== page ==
(timed release selfie)


(when it rained, these guys hid in each others arms)


(these two preferred playing with swords than looking at a meadow of flowers)


And so on. Oh, and don't forget the view onto the Castle...


I'm almost ready to leave. But there is this sign announcing that the exhibit of Nicolas Party's pastels has been extended through today.

Let me take a look. One of the best things about travel is that you find things you wouldn't have otherwise known to look for. Who is this Nicolas Party?


You wont have heard of him. I can't even find a wiki page, though he isn't a completely new face on the art scene. (read about him here.)

A one sentence summary would read something like this: he once was a graffiti artist, but after studying at the Glasgow School of Art, his work exploded.


At the Botanic Gardens, the house dedicated to exhibitions explodes alright -- with sunshine and wall painting and canvas painting and it is all so beautiful!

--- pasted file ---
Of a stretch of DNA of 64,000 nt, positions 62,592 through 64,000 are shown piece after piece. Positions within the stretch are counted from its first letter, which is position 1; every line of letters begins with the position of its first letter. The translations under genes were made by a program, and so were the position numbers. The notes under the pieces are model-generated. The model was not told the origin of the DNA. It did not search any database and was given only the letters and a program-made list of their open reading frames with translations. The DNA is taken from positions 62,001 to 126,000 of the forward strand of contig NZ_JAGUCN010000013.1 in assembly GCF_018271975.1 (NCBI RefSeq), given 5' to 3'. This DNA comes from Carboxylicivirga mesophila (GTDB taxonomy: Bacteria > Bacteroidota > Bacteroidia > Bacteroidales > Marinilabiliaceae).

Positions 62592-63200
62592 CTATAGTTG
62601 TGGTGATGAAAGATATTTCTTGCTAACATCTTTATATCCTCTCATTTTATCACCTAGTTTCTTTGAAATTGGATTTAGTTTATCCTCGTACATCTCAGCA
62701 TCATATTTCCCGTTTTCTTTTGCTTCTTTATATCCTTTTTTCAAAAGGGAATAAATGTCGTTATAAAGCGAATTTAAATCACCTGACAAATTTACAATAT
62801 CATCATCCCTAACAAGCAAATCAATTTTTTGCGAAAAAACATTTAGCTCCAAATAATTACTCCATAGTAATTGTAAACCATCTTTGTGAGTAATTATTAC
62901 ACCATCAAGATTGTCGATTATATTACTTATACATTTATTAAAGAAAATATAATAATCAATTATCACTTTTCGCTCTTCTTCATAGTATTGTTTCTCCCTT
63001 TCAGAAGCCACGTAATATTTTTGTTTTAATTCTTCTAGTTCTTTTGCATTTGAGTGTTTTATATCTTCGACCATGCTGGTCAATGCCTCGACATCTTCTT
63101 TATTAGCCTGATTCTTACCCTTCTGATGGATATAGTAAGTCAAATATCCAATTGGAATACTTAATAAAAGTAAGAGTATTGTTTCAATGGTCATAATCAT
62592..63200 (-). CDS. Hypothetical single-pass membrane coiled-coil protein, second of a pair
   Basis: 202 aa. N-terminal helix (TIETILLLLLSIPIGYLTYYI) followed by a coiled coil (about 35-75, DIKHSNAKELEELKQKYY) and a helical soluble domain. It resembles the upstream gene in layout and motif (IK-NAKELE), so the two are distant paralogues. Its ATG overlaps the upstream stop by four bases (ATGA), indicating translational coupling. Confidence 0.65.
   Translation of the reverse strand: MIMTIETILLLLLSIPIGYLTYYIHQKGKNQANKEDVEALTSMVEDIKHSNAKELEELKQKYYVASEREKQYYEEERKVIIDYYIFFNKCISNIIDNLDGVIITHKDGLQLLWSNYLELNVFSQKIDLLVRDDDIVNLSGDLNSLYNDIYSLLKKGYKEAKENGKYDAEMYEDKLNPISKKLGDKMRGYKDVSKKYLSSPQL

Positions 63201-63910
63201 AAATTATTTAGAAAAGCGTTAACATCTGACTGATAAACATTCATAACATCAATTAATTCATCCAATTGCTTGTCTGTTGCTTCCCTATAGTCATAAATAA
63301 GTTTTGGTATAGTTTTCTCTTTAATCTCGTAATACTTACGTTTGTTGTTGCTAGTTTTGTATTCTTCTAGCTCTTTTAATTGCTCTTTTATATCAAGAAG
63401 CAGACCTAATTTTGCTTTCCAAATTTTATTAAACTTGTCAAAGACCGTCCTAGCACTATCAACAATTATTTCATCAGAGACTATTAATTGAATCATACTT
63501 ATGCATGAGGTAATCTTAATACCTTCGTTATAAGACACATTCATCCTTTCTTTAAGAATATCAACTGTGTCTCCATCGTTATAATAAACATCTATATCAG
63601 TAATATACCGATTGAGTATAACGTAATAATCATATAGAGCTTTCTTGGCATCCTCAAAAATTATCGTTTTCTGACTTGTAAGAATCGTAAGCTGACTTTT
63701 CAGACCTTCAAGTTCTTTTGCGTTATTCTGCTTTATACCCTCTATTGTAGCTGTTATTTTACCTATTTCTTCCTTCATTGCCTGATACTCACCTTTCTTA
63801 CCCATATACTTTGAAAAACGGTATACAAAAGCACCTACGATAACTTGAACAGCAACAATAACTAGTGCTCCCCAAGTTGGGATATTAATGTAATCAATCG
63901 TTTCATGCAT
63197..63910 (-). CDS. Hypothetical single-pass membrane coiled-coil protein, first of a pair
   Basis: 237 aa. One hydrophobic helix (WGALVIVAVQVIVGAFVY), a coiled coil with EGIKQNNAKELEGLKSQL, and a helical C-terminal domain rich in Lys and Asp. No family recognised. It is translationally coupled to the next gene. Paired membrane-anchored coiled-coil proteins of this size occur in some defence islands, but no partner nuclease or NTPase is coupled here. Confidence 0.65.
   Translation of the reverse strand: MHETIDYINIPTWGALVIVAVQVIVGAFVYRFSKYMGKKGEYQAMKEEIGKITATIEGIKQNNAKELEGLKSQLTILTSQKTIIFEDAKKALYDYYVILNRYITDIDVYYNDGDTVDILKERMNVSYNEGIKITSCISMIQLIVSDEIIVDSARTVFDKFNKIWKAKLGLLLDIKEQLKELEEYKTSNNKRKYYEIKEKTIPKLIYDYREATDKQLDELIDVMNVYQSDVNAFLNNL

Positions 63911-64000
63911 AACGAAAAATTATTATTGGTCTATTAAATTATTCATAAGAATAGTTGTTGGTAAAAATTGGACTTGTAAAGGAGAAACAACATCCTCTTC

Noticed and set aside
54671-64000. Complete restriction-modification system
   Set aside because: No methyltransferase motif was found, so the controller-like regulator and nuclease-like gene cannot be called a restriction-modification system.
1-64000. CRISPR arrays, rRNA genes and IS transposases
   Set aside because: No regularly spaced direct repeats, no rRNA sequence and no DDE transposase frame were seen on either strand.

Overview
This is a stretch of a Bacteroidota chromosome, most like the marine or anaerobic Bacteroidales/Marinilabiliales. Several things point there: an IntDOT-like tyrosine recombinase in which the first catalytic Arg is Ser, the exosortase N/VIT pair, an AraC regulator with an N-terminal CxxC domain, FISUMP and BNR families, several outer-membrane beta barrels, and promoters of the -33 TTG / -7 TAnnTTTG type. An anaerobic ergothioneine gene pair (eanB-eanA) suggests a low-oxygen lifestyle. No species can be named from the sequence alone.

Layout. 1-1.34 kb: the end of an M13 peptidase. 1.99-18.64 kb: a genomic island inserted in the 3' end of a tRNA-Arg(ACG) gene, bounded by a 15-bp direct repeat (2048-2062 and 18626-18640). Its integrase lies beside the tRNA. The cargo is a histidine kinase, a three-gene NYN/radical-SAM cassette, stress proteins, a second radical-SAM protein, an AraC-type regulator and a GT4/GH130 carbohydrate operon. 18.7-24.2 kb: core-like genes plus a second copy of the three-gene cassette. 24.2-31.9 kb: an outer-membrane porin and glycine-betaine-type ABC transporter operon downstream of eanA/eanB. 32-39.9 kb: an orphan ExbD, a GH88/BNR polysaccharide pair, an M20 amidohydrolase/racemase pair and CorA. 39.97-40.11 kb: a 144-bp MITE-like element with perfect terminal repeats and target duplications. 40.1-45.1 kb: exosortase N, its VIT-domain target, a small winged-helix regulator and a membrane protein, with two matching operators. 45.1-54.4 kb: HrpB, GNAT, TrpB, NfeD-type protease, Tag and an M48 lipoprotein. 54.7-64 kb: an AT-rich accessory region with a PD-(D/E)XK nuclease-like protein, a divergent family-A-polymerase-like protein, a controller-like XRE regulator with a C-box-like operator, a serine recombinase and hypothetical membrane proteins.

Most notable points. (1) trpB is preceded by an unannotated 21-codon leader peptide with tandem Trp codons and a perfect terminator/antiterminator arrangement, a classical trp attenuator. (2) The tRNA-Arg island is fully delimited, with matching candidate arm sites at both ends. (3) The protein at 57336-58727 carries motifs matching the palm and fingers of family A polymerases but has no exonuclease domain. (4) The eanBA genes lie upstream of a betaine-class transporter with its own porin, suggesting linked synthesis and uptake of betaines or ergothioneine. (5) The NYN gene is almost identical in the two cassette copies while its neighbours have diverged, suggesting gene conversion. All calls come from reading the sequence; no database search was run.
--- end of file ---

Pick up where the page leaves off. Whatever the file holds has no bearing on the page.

There isn't anyone there. The entire citizenry of Edinburgh is out chasing the Titan Arum. Well fine, but in my mind, the real treasure is right here, free, without lines.

I walk out of the Gardens and as I walk toward the heart of Stockbridge, I look for the market. I must be on the right path: he's carrying a bag of foods.


And yes, I am surprised to see him in a kilt. I see kilts, of course, in the expected places: on the Royal Mile, to get tourists to throw down coins...


At a wedding.


(And not only on the groom.)


But rarely on a gent carrying groceries from the market.

Okay, onto the market. It's kind of an interesting one because it really doesn't address the produce needs of a common household. Yes, I found a stand or two with fruits and such, but most of the vendors lure you with the smells and flavors of (freshly) prepared foods. The biggest draw is the paella. Me, I sampled these:


...wondering all the while if someone could taste the difference between a Hendricks Gin macaron and another Gin macaron.